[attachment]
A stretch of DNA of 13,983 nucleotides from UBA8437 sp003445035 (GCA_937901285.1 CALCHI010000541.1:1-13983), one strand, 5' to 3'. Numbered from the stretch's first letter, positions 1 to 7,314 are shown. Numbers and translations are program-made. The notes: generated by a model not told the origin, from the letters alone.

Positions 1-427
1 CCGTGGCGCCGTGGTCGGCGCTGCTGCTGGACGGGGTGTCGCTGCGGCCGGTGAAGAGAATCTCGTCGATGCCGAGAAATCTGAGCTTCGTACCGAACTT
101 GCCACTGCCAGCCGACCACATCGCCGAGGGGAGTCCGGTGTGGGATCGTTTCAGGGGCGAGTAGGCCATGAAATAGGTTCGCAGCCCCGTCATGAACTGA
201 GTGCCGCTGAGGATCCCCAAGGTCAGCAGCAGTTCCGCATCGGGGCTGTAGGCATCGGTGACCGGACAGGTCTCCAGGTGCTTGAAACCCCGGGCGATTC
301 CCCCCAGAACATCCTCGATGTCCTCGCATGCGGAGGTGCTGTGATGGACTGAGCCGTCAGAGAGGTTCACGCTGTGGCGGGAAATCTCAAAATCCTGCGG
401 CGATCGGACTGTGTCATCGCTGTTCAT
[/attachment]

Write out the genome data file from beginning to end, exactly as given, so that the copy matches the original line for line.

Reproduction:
A stretch of DNA of 13,983 nucleotides from UBA8437 sp003445035 (GCA_937901285.1 CALCHI010000541.1:1-13983), one strand, 5' to 3'. Numbered from the stretch's first letter, positions 1 to 7,314 are shown. Numbers and translations are program-made. The notes: generated by a model not told the origin, from the letters alone.

Positions 1-427
1 CCGTGGCGCCGTGGTCGGCGCTGCTGCTGGACGGGGTGTCGCTGCGGCCGGTGAAGAGAATCTCGTCGATGCCGAGAAATCTGAGCTTCGTACCGAACTT
101 GCCACTGCCAGCCGACCACATCGCCGAGGGGAGTCCGGTGTGGGATCGTTTCAGGGGCGAGTAGGCCATGAAATAGGTTCGCAGCCCCGTCATGAACTGA
201 GTGCCGCTGAGGATCCCCAAGGTCAGCAGCAGTTCCGCATCGGGGCTGTAGGCATCGGTGACCGGACAGGTCTCCAGGTGCTTGAAACCCCGGGCGATTC
301 CCCCCAGAACATCCTCGATGTCCTCGCATGCGGAGGTGCTGTGATGGACTGAGCCGTCAGAGAGGTTCACGCTGTGGCGGGAAATCTCAAAATCCTGCGG
401 CGATCGGACTGTGTCATCGCTGTTCAT